At least five Batswana were killed and seven critically wounded during the raid, with one of the wounded being miraculously rescued floating unconscious out to sea with a head wound. He had been given up for dead when he returned to his unit fourteen days later. The fatalities and casualties all occurred when the enemy hit an ammunition ship adjacent to where 24 Batswana members of the African Pioneer Corps (APC) 1979 Smoke Company where posted.
Thereafter, the dozen surviving members of the unit distinguished themselves for their efficiency in putting up and maintaining smokescreens in their sector, which was credited with saving additional shipping. For his personal heroism in rallying his men following the initial explosions Company Corporal Chitu Bakombi was awarded the British Empire Medal, while his superior officer, Lieutenant N.F. Moor was later given an M.B.E.
Remember: bricks and cement are used to build a house, but mutual love, respect and companionship are used to build a HOME. And amongst His signs is this: He creates for you mates out of your own kind, so that you may find contentment (Sukoon) with them, and He engenders love and tenderness between you; in this behold, there are signs (messages) indeed for people who reflect and think (Quran 30:21).
This verse talks about contentment; this implies companionship, of their being together, sharing together, supporting one another and creating a home of peace. This verse also talks about love between them; this love is both physical and emotional. For love to exist it must be built on the foundation of a mutually supportive relationship guided by respect and tenderness. As the Quran says; ‘they are like garments for you, and you are garments for them (Quran 2:187)’. That means spouses should provide each other with comfort, intimacy and protection just as clothing protects, warms and dignifies the body.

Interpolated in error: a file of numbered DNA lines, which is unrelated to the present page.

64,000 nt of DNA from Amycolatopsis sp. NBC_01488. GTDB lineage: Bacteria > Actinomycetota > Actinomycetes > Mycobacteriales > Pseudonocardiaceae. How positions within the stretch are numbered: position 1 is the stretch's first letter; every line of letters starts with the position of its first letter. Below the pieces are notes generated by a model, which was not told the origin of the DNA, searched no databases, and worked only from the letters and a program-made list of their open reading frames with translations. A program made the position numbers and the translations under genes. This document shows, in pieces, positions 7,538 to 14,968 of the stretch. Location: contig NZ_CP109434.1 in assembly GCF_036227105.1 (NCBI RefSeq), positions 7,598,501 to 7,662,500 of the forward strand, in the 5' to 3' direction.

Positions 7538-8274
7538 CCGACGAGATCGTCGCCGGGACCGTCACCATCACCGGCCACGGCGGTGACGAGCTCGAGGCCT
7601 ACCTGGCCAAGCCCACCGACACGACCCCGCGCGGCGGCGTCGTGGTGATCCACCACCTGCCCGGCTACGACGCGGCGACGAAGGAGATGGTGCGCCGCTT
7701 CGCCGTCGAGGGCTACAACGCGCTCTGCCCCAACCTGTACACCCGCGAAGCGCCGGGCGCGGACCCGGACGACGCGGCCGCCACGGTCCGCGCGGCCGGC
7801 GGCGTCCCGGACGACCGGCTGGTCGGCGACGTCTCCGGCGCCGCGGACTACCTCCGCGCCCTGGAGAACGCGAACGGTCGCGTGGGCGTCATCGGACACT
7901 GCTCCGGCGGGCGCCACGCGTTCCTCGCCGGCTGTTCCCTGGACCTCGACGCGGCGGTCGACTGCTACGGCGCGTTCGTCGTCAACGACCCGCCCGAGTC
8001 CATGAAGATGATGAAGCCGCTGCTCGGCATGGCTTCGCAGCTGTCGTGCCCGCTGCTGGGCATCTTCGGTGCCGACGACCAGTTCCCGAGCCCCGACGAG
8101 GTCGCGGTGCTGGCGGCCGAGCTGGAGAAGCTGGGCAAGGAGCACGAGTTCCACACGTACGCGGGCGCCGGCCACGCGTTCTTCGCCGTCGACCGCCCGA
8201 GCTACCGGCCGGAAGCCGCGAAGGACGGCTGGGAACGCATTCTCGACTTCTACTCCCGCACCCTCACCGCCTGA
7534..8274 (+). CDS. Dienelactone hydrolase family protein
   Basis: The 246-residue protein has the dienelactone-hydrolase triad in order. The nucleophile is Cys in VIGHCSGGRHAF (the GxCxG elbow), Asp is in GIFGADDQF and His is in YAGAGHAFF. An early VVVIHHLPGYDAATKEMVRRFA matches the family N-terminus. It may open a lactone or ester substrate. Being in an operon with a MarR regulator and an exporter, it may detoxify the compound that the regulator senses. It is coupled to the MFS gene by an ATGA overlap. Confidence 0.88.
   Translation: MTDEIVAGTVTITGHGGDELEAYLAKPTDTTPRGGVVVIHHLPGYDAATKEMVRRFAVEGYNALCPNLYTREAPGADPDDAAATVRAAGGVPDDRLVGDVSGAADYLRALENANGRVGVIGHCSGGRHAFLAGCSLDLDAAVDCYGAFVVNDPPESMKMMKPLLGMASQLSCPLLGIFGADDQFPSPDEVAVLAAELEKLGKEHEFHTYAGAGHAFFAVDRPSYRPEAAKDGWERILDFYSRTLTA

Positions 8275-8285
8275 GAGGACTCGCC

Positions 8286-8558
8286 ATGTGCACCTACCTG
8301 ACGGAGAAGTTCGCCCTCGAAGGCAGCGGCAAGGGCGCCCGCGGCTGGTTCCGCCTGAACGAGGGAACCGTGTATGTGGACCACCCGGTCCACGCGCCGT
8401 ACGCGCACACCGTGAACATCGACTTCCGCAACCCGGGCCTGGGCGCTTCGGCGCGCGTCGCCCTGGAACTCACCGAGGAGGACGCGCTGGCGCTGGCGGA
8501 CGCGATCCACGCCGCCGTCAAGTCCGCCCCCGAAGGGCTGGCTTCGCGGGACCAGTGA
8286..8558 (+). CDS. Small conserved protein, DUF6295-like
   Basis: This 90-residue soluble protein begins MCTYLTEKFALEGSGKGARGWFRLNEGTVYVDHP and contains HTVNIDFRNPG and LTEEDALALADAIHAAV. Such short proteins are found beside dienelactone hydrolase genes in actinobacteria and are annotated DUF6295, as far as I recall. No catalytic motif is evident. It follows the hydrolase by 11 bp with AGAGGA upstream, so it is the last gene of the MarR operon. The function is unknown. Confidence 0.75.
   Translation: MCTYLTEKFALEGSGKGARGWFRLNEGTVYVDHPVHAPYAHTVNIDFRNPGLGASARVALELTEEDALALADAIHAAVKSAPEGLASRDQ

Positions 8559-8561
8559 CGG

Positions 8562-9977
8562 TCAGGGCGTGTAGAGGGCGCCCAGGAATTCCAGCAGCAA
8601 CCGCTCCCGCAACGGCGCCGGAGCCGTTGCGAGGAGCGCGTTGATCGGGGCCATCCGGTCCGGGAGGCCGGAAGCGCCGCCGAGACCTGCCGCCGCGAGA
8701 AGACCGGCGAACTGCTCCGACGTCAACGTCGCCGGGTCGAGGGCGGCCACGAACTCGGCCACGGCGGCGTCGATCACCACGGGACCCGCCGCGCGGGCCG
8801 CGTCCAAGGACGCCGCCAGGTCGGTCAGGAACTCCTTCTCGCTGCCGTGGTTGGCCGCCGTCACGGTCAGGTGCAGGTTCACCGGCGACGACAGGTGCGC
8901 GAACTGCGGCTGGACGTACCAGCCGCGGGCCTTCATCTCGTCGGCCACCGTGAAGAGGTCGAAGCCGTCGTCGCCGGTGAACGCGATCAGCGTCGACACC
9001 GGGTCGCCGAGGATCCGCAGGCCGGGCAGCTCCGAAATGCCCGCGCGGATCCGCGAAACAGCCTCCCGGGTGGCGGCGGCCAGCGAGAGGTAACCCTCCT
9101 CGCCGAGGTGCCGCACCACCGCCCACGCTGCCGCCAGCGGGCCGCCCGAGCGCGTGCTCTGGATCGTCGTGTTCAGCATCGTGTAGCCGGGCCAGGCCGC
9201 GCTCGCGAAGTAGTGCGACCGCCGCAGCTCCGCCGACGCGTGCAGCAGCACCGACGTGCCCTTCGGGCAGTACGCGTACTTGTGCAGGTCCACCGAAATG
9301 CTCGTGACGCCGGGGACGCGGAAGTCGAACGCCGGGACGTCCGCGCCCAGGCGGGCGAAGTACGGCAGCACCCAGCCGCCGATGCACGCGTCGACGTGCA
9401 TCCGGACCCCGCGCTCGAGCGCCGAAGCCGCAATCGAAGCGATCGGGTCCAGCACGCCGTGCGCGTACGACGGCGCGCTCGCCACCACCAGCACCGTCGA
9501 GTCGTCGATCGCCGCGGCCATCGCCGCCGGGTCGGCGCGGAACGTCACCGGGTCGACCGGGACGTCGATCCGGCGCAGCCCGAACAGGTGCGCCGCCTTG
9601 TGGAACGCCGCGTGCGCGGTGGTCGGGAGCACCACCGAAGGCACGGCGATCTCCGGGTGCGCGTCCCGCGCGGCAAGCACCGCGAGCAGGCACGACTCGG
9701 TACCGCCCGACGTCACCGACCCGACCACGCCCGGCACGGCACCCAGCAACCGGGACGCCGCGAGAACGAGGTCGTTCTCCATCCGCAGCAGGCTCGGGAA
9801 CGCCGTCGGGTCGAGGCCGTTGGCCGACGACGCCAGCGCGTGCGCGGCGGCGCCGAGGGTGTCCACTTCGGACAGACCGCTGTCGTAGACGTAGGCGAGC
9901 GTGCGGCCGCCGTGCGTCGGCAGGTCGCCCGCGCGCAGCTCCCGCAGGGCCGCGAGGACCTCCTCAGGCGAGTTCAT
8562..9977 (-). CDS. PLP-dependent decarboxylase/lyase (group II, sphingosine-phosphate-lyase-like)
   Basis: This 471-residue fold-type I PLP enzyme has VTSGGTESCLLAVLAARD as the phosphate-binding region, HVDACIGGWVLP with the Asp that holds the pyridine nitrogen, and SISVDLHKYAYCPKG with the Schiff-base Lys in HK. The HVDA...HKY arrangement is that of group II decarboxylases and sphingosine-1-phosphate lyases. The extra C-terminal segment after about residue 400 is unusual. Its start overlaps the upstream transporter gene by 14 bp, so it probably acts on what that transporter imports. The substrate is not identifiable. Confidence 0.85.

In Islam marriage is considered an ‘ibaadah’, (an act of pleasing Allah) because it is about a commitment made to each other, that is built on mutual love, interdependence, integrity, trust, respect, companionship and harmony towards each other. It is about building of a home on an Islamic foundation in which peace and tranquillity reigns wherein your offspring are raised in an atmosphere conducive to a moral and upright upbringing so that when we all stand before Him (Allah) on that Promised Day, He will be pleased with them all.
Most marriages start out with great hopes and rosy dreams; spouses are truly committed to making their marriages work. However, as the pressures of life mount, many marriages change over time and it is quite common for some of them to run into problems and start to flounder as the reality of living with a spouse that does not meet with one’s pre-conceived ‘expectations’. However, with hard work and dedication, couples can keep their marriages strong and enjoyable. How is it done? What does it take to create a long-lasting, satisfying marriage?
Below are some of the points that have been taken from a marriage guidance article I read recently and adapted for this purposes.
POSITIVITY Spouses should have far more positive than negative interactions. If there is too much negativity — criticizing, demanding, name-calling, holding grudges, etc. — the relationship will suffer. However, if there is never any negativity, it probably means that frustrations and grievances are not getting ‘air time’ and unresolved tension is accumulating inside one or both partners waiting to ‘explode’ one day.
“Let not some men among you laugh at others: it may be that the (latter) are better than the (former): nor let some women laugh at others: it may be that the (latter) are better than the (former): nor defame nor be sarcastic to each other, nor call each other by (offensive) nicknames.” (49:11)
We all have our individual faults though we may not see them nor want to admit to them but we will easily identify them in others. The key is balance between the two extremes and being supportive of one another. To foster positivity in a marriage that help make them stable and happy, being affectionate, truly listening to each other, taking joy in each other’s achievements and being playful are just a few examples of positive interactions. Prophet Muhammad (PBUH) said: “The believers who show the most perfect faith are those who have the best character and the best of you are those who are best to their wives”